The European boycott paradox

The BDS movement's boycotts claim to promote Israeli-Palestinian peace, but few realize that the movement is actually diverging in two very different directions.

Man holds boycott Israel sign (photo credit: REUTERS/CHRISTIAN HARTMANN)
Man holds boycott Israel sign
The decision of several European companies to divest from Israeli companies or blacklist Israeli financial institutions has been celebrated by prominent leaders of the BDS Movement – an umbrella organization that strives to isolate Israel thorough boycotts, divestment and sanctions. They have been conducting a media blitz arguing that this new development indicates their increasing global impact. However, the European hard-line shouldn't be seen as the evolution of the “classic” BDS campaign, but, paradoxically, as quite the opposite.
The current wave of European pressure on Israel and the call to boycott products and services linked to the settlements - such as the Dutch PGGM pension fund and Vitens Water Company – represents a genuine loss of trust regarding the commitment of the current Israeli government to build peace. In its majority, these boycotts are perceived by the world as well-intentioned, legitimate, non-violent protests against Israeli policies aimed at "saving" Israel from itself. While it may be argued, as I argue, that this approach offers only a simplistic zero-sum mentality, Israel must acknowledge that boycotting products made in the settlements is advocated largely by supporters of the two-state solution.
Indeed, until recently many leaders of the BDS Movement explicitly refrained from supporting a boycott of settlements, for fear of legitimizing the state of Israel with the paradigm of a two-nations state. Yet the evidently ineffective “total” BDS campaign forced many of them to compromise in calling for only a partial boycott. In their eyes a targeted boycott still constitutes as an "act of de-legitimization," as it sill tarnishes Israel's reputation. A prominent leader of the BDS campaign openly stated recently that the BDS’s tactics in boycotting settlement products is "the easiest way to rally support"— a milestone in the path towards a comprehensive boycott.
On the band-wagon of growing criticism over Israeli policies, the BDS leaders operate to generate the false association between Israel and apartheid. They thus label people who worry about anti-Semitism as being agents of Israel's lobby, and multinational corporations who are doing business with Israel as apartheid profiteers. They publicly denounce the two-nation states solution and reject the current Israeli-Palestinian negotiations. No wonder then, that the president of the Palestinian Authority Mahmoud Abbas publicly denounced the BDS Movement few weeks ago.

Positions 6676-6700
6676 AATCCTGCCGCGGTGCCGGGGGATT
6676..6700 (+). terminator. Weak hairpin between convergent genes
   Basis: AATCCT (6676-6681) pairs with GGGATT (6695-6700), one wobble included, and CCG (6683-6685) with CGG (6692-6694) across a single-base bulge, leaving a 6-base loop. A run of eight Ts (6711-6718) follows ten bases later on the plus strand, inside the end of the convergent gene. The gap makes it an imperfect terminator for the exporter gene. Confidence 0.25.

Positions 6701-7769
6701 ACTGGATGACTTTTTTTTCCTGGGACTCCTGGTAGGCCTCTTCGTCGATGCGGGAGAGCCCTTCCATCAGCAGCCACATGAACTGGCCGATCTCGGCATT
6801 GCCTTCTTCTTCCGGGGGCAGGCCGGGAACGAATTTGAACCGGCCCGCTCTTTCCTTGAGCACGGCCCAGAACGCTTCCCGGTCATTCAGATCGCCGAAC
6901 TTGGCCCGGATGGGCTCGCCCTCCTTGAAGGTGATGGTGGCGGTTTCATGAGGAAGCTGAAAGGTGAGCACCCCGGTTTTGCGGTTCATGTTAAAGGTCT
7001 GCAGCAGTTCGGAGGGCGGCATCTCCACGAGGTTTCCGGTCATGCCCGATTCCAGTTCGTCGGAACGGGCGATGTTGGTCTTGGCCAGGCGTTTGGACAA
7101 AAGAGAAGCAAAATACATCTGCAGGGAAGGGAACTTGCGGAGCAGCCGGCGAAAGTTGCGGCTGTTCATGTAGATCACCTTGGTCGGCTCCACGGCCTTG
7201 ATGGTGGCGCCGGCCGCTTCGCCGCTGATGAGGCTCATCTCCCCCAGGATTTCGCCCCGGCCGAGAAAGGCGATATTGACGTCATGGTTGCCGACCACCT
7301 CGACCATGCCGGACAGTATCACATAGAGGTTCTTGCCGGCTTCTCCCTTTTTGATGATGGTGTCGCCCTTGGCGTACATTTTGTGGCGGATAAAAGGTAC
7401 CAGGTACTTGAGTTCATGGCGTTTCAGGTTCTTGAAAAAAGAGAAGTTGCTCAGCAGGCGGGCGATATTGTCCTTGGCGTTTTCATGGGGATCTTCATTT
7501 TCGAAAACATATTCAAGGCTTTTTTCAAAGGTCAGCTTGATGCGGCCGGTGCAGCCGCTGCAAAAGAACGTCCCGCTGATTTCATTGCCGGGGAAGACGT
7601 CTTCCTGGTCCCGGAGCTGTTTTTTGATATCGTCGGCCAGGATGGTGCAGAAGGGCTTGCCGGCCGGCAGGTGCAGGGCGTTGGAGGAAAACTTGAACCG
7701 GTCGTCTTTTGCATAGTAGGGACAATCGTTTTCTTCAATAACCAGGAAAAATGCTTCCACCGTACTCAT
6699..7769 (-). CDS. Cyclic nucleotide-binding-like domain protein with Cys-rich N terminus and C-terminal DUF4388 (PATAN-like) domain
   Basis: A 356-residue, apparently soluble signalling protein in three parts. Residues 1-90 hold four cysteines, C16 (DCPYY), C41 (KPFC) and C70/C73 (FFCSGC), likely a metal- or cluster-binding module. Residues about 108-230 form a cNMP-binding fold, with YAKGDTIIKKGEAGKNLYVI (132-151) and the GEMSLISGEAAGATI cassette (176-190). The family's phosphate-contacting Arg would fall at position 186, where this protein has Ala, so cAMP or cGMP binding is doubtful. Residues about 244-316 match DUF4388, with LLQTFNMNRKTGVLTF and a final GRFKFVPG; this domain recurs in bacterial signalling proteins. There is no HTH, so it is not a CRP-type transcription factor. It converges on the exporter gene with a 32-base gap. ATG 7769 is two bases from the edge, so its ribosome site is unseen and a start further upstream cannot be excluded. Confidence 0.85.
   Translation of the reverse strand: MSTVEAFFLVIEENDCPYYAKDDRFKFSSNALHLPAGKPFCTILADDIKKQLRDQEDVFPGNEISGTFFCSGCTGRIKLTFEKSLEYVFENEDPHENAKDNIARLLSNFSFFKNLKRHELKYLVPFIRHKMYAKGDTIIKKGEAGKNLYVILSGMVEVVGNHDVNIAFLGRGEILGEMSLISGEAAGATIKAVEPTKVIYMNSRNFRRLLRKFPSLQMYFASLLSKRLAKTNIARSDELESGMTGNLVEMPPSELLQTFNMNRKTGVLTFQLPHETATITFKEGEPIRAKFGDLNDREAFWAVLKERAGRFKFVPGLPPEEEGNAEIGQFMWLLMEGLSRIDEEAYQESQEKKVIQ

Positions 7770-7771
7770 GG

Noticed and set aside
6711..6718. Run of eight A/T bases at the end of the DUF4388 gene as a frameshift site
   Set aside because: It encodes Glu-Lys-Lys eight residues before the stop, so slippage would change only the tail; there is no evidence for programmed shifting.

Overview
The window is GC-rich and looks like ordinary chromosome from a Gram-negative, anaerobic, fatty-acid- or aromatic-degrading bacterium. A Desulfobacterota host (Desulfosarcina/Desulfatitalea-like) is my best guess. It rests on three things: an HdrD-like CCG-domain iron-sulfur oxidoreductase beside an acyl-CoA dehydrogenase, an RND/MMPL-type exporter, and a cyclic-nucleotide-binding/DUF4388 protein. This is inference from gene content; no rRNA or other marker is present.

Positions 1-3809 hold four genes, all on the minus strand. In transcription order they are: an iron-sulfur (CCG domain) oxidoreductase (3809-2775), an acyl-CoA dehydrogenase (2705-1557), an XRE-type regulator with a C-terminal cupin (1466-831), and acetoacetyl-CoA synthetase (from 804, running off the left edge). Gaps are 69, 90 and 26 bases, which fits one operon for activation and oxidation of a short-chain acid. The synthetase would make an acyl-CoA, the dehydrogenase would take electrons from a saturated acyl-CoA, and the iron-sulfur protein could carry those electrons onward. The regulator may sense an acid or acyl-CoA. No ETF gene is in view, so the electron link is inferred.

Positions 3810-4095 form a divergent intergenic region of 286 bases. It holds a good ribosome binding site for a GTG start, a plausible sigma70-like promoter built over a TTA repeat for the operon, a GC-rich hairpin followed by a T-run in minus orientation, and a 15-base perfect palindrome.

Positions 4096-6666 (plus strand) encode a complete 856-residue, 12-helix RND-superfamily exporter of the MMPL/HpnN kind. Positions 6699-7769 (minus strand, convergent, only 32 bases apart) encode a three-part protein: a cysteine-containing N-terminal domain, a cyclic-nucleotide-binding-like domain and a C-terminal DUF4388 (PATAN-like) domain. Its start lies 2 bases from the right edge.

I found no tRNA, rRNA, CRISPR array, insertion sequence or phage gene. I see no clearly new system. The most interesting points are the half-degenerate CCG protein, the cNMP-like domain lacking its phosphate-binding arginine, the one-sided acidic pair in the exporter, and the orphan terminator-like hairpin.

The paradox that exists in the current boycotting pressures on Israel is that BDS leaders openly express their goal to undermine the moral foundations that encompass the paradigm of the two-nation theory, while the growing European pressure largely reflects an attempt to secure it.
Boycotting settlement products will not bring about peace, as it puts the onus of the conflict on Israel’s shoulders, and does nothing to address other complexities of the conflict, such as Hamas’s declared goal to destroy Israel, or the Palestinian political deadlock. The international community should instead invest more on generating constructive alternative measures, such as investing in peace projects and Israeli-Palestinian dialogue opportunities. In any case, Israel can fight this kind of boycott through demonstrating a genuine commitment to ending its control over the Palestinian population – something the current settlement policy is sabotaging. The leaders of the BDS Movement also understand that boycotting settlement products will not bring about peace, and this is exactly why they feel comfortable supporting it.
Eran Shayshon is an Associate Director at APCO Worldwide in Tel Aviv. Eran previously led the work of the Reut Institute on the assault on boycott challenge. Reut's work on this issue is frequently cited in the media and its guidelines adopted by several governmental and nongovernmental organizations.